500 Days Of Film Reviews Of Gods And Men And Finds A Powerful And Heartbreaking Film About Faith, Friendship And Sacrifice
A group of French monks, living in The Monastery Notre-Dame de l'Atlas of Tibhirine in Algeria, come under threat from Islamist rebel groups fighting in the country’s civil war.
Algerian government officials warn the monks of the danger that they face from the rebels and urge them to leave their monastery. However, the monks are conflicted. They do not want to become easy targets and yet they are also deeply reluctant to desert their community.
Each monk must examine his faith and choose to stay... or to leave.
Is It Any Good?
This is a film that stays with you long after the credits close. It is, quite simply, astounding in every way.
Let's get one thing out of the way. In the past I have stayed away from films with subtitles. Why? Well laziness I guess.
If I had not been doing my 500 Days Of Film challenge, I would have let this film pass me by. And I just can't bear to think that I would have missed it.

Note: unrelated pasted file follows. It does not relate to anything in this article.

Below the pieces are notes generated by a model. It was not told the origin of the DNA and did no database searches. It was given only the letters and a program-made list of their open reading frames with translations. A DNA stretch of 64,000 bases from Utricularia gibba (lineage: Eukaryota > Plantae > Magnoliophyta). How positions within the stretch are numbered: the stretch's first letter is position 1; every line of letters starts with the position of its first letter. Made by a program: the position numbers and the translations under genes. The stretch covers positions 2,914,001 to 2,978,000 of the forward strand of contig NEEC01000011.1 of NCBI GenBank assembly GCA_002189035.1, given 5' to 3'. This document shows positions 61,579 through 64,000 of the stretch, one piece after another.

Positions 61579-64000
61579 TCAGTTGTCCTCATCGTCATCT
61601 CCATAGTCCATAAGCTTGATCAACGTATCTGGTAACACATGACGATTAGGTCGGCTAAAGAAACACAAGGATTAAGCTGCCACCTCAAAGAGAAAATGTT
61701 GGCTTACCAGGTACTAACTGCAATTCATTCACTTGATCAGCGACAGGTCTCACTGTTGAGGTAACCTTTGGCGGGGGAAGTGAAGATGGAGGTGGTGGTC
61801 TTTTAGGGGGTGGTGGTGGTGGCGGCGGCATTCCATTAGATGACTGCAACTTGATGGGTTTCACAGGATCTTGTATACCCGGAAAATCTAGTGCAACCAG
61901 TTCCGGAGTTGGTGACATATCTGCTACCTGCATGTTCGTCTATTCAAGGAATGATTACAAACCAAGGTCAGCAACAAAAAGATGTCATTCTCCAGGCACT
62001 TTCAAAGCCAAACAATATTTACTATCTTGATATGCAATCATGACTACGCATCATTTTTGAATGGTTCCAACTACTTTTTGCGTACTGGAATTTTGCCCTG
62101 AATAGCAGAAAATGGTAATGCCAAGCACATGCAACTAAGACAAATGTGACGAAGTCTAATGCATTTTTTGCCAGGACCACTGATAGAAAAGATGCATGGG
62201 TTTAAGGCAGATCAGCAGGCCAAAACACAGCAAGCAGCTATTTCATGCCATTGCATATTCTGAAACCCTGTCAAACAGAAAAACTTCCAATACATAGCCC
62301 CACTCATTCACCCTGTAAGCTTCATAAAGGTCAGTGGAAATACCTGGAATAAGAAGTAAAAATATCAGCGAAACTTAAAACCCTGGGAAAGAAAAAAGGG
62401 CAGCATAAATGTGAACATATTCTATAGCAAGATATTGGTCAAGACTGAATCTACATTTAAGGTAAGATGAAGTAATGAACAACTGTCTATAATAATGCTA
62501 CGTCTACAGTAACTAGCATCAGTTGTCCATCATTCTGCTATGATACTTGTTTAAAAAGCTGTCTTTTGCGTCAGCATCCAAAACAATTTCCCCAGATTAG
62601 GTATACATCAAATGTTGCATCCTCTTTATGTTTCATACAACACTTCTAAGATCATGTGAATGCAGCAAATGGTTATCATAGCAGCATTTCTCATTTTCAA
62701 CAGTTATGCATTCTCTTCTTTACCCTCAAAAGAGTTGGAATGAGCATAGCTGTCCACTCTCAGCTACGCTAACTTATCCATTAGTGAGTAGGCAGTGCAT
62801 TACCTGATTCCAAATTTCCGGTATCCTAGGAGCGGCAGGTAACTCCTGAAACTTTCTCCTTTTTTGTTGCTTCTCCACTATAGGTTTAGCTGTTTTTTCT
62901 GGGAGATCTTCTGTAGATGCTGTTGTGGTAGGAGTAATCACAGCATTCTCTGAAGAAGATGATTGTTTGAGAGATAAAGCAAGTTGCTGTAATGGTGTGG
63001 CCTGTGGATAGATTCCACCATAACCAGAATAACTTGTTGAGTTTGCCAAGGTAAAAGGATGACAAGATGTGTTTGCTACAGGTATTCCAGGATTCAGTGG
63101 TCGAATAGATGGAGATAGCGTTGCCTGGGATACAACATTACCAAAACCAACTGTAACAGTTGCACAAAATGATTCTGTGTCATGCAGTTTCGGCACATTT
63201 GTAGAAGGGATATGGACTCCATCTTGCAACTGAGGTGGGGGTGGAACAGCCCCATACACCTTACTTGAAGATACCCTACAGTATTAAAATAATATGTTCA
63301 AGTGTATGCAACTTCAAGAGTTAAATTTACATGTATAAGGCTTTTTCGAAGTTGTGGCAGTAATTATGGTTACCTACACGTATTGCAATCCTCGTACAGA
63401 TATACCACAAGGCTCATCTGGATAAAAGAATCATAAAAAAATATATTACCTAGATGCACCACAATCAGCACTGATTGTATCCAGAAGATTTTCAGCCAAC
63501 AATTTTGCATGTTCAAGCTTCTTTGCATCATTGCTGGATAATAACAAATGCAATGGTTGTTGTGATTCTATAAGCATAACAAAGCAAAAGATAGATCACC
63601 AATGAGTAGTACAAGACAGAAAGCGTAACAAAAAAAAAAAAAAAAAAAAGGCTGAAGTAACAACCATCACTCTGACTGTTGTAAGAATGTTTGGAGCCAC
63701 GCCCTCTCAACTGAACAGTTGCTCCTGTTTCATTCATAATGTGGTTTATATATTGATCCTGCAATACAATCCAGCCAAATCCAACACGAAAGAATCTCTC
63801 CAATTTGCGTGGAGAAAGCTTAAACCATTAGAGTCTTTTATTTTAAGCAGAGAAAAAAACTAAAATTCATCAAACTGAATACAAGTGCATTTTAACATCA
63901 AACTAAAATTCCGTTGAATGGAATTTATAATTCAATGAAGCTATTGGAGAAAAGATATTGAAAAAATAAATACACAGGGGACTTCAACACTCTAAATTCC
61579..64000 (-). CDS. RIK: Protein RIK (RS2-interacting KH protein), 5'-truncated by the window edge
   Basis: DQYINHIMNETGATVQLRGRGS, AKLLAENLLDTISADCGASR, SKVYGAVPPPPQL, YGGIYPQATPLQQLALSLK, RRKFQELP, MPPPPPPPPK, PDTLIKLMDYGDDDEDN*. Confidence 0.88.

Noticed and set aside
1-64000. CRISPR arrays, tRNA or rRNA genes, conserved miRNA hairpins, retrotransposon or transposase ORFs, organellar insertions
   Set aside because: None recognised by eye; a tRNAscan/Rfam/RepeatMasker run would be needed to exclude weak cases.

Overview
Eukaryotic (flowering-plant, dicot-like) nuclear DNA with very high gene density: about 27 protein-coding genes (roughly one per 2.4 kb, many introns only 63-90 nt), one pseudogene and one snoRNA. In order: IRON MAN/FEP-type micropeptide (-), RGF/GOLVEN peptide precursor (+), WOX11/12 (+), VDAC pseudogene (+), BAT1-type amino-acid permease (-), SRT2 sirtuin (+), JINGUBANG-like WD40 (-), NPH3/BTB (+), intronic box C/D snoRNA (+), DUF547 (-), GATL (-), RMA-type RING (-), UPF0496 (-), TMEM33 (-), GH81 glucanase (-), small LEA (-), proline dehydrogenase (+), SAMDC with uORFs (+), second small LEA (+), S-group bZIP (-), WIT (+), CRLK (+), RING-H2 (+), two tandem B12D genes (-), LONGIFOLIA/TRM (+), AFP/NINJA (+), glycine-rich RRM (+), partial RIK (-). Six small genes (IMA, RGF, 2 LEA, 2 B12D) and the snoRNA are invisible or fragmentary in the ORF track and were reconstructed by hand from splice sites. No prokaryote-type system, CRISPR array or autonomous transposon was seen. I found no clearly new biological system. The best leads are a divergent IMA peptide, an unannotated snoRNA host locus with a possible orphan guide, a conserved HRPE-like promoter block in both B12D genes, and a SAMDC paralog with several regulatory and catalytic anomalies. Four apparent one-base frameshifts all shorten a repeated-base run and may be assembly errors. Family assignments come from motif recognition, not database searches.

I am now a complete convert to foreign language films - if this challenge does nothing else for my film knowledge, I will be happy that I now appreciate all films no matter what the language.
Every scene in Of Gods And Men is beautifully constructed and incredibly cinematic. The wide open shots at the beginning slowly narrow to mirror the tense and claustrophobic atmosphere of the monastery at the end.
Yet this film is not about the climax. It is not about what ultimately happens to the monks. Instead, it is about how each monk examines his faith and responds to his terrible predicament.
Director, Xavier Beauvois, gives his actors the space and time to show the conflict that they face. You learn a lot about each man from very little. Beauvois builds our interest in each of the monks with such great care and the camera just loves their characterful faces.
Of Gods And Men is, as the title suggests, as much about faith as it is about friendship. I found myself in tears and on the edge of my seat as the monks all struggle with their faith and ask questions for which there is no easy answer.
This film is based on a true story of which I was unaware. After I had watched it, I searched on the internet for more details about the incident. Although the real-life story is important to know, I am actually glad that I was unaware of it when I watched the film.
Once again, this film, along with Pan’s Labyrinth, proved to me that discounting subtitled films is an abomination.
Yes, I cried again. Getting myself quite the reputation.